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People often say that it’s lonely at the top, but there is academic evidence to prove it. A report for the Harvard Business Review in 2012 found that half of CEOs admitted to feeling loneliness in their job, and that six out of 10 felt that these feelings of loneliness hampered their performance. The proportion rose significantly for first-time CEOs, who are particularly prone to feelings of loneliness.

When you’re a leader, loneliness is an inevitable part of the job. You’re not surrounded by friends; you’re surrounded by followers. Many leaders have talked of the difficulty (and inadvisability) of making friends at work – because one day, you might have to fire them.

I’d argue that there are two sides to loneliness. The first is the bone-crushing, performance-damaging isolation that some leaders feel at work. It’s not pleasant but it can be addressed if you’re prepared to recognise your feelings of loneliness, and do something about it.

At Space2BE we advocate strongly the need for leaders and aspiring leaders to have a sounding board, a confidant or a mentor. That’s not always possible within an organisation, which is why we often take on the role ourselves. It’s incredibly valuable to have to someone to talk to and to discuss ideas and problems with who is not part of your regular work circle – an objective ear, someone who understands and won’t judge.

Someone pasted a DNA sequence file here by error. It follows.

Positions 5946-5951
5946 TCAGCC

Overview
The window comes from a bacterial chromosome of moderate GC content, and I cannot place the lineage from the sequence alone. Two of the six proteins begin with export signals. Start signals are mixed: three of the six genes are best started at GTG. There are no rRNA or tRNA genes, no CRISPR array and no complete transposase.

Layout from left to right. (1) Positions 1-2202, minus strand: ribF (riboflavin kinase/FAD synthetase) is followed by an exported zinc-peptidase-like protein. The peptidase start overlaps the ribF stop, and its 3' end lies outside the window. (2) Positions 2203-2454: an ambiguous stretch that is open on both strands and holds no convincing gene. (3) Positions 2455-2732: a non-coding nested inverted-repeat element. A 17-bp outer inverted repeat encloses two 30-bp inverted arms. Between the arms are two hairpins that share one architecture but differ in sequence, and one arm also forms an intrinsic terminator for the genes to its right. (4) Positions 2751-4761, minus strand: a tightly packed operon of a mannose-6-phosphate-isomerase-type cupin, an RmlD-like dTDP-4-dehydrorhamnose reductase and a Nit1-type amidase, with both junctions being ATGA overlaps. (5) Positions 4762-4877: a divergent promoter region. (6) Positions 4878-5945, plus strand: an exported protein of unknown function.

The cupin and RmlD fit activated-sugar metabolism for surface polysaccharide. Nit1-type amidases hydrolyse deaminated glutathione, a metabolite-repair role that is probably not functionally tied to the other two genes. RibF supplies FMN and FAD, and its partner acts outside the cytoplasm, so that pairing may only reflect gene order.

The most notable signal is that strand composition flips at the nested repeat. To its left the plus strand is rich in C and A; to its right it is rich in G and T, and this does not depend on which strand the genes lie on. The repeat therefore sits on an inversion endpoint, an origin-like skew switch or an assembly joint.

Not all loneliness is bad however. The Christmas break is a time to reflect, pause and recharge. I’ve often heard leaders say that they’re ‘peopled out’ by the end of the year – that they’re worn down by the constant demands on their time. In that sense, making a decision to be lonely for a while can be a good thing.

Solitude (the positive flipside to loneliness) is a valuable thing when you’re a leader. It gives you time to think, to come up with new ideas, to reassess where you and your team or organisation are, and where you could go. One of the most difficult things as a leader is to create the time and space to reflect and let your mind wander, to make the right decisions and reignite your innovative side. Perhaps a week with the family or friends, long walks and no work pressure is just what you need.

Language… has created the word “loneliness” to express the pain of being alone. And it has created the word “solitude” to express the glory of being alone.

Paul Tillich